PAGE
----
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Sunday, January 15, 2012

China : Temple of Heaven


The Temple of Heaven, founded in the first half of the 15th century, is a dignified complex of fine cult buildings set in gardens and surrounded by historic pine woods. In its overall layout and that of its individual buildings, it symbolizes the relationship between earth and heaven – the human world and God's world – which stands at the heart of Chinese cosmogony, and also the special role played by the emperors within that relationship.


The Temple of Heaven is a masterpiece of architecture and landscape design which simply and graphically illustrates a cosmogony of great importance for the evolution of one of the world's great civilizations. Its symbolic layout and design had a profound influence on architecture and planning in the Far East over many centuries. Furthermore, the legitimacy of the feudal dynasties that for more than 2,000 years ruled over China is symbolized by the design and layout of the Temple of Heaven.
The Altar of Heaven and Earth, together with the wall surrounding the garden, was completed in 1420, the 18th year of the reign of the Ming Emperor Yongle. The central building was a large rectangular sacrificial hall, where sacrifices were offered to heaven and earth, with the Fasting Palace to the south-west. Pines were planted in the precinct of the Temple to emphasize the relationship between humankind and nature. In the ninth year of the reign of Emperor Jiajing (1530) the decision was taken to offer separate sacrifices to heaven and to earth, and so the Circular Mound Altar was built to the south of the main hall, for sacrifices to heaven. The Altar of Heaven and Earth was renamed the Temple of Heaven.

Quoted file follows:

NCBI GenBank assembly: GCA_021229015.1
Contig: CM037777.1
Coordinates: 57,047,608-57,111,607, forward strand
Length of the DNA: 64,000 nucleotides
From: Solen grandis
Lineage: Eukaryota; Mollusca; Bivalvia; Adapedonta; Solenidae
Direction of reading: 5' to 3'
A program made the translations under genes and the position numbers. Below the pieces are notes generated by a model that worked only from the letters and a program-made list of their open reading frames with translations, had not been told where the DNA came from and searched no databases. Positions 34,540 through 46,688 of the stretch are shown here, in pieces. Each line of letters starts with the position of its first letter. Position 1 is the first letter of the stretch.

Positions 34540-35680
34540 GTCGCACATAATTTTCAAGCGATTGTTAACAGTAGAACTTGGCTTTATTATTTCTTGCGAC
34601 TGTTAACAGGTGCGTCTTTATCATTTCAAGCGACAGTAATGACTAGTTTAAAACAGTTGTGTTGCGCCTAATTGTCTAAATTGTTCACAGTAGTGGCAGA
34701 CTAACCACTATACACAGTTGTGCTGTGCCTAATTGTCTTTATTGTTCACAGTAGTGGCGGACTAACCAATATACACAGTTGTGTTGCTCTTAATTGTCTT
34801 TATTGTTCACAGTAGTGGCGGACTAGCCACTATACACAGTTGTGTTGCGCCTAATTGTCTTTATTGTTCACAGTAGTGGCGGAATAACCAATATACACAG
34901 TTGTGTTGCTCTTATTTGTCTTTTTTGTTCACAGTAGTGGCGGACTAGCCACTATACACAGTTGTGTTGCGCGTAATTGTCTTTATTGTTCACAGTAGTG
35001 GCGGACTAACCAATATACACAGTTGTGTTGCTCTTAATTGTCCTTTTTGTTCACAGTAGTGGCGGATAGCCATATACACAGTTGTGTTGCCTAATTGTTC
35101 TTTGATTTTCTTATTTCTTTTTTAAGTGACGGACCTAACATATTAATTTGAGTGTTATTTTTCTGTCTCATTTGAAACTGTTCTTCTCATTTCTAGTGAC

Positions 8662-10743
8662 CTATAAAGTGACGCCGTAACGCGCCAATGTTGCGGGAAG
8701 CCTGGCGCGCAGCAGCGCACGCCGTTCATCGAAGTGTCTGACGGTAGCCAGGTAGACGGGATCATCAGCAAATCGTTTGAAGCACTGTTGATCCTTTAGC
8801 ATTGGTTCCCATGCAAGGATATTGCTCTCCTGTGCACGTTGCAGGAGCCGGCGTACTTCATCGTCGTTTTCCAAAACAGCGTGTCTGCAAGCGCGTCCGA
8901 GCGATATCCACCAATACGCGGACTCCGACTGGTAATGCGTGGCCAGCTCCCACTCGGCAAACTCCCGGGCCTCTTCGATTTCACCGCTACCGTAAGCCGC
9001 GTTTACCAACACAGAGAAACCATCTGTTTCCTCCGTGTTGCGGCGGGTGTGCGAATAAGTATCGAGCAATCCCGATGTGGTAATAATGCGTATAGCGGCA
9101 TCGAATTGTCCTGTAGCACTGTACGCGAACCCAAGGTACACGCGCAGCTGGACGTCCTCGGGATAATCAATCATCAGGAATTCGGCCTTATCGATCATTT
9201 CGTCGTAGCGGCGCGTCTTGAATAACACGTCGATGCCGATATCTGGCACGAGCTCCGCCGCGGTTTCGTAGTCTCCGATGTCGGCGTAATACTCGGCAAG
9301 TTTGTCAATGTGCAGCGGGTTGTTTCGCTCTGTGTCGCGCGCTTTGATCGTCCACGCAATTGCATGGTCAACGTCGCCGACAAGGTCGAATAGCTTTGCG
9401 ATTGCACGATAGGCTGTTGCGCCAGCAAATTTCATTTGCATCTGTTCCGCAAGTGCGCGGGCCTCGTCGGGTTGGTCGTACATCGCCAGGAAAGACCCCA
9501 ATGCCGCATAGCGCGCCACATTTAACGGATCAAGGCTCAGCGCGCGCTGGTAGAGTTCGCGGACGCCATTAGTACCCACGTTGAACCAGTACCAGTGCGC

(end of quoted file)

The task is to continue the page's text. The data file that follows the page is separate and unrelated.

In 1749, the fourteenth year of the reign of the Qing Emperor Qianlong, the Circular Mound was enlarged, the original blue-glazed tiles being replaced with white marble. Two years later renovation work took place at the Hall of Daxiang, and it was given the new name of the Hall of Prayers for Abundant Harvests. This was the heyday of the Temple of Heaven, when it covered 273ha. Ceremonial sacrifices to heaven were banned by the government of the Republic of China in 1911. By that date, 490 years after its foundation, the Temple of Heaven had witnessed 654 acts of worship to heaven by 22 emperors of the Ming and Qing dynasties. It was opened as a public park in 1918 and has been so ever since.
The Temple of Heaven was built on a site 3.5 km south-east of the Zhengyang Gate of Beijing. The area that it occupies is almost square, the two southern corners being right-angled and those on the north rounded. This symbolizes the ancient Chinese belief that Heaven is round and the Earth square. It is a spatial representation of Chinese cosmogony on which the political power and legitimacy of the imperial dynasties was based for more than two millennia.
The three principal cult structures are disposed in a line on the central north-south axis. The sacrificial buildings are mainly in the Inner Altar, which is subdivided into two by a wall running east-west, the southern sector, known as the Circular Mound Altar, and the northern, the Altar of the God of Grain. The two altars are connected by an elevated brick path 360 m long, known as the Red Stairway Bridge. The main Temple of Heaven, the Circular Mound, repeats the symbolism of the walls, as the central round feature (Heaven) is inside a square enclosure (Earth). It consists of three circular platforms of white marble, decreasing in diameter, surrounded by balustrades in the same material. Entry to the enclosure is effected by means of a series of monumental gates. There are 360 pillars in the balustrades, representing the 360 days of the ancient Chinese lunar year. The imperial throne would have been set up in the centre of the uppermost platform, symbolizing the role of the Emperor as the Son of Heaven and hence the link between Heaven and Earth. To the north of the Circular Mound is the Imperial Vault of Heaven. It was here that the emperor made offerings before retiring to the Fasting Palace (Palace of Abstinence).
In the north enclosure, the Altar of the God of Grain, the main feature is the Hall of Prayers for Abundant Harvests, which is linked with the Temple of Heaven by the Long Corridor, 440 m long and 25 m wide. In form and materials, the hall repeats the three-tiered circular structure in white marble of the Temple of Heaven. It is surmounted by the hall itself, once again circular in plan, and with three superimposed roofs in blue glazed tiles, from which the emperor offered up prayers for good harvests. It is supported on a massive wooden framework and its interior is richly decorated.

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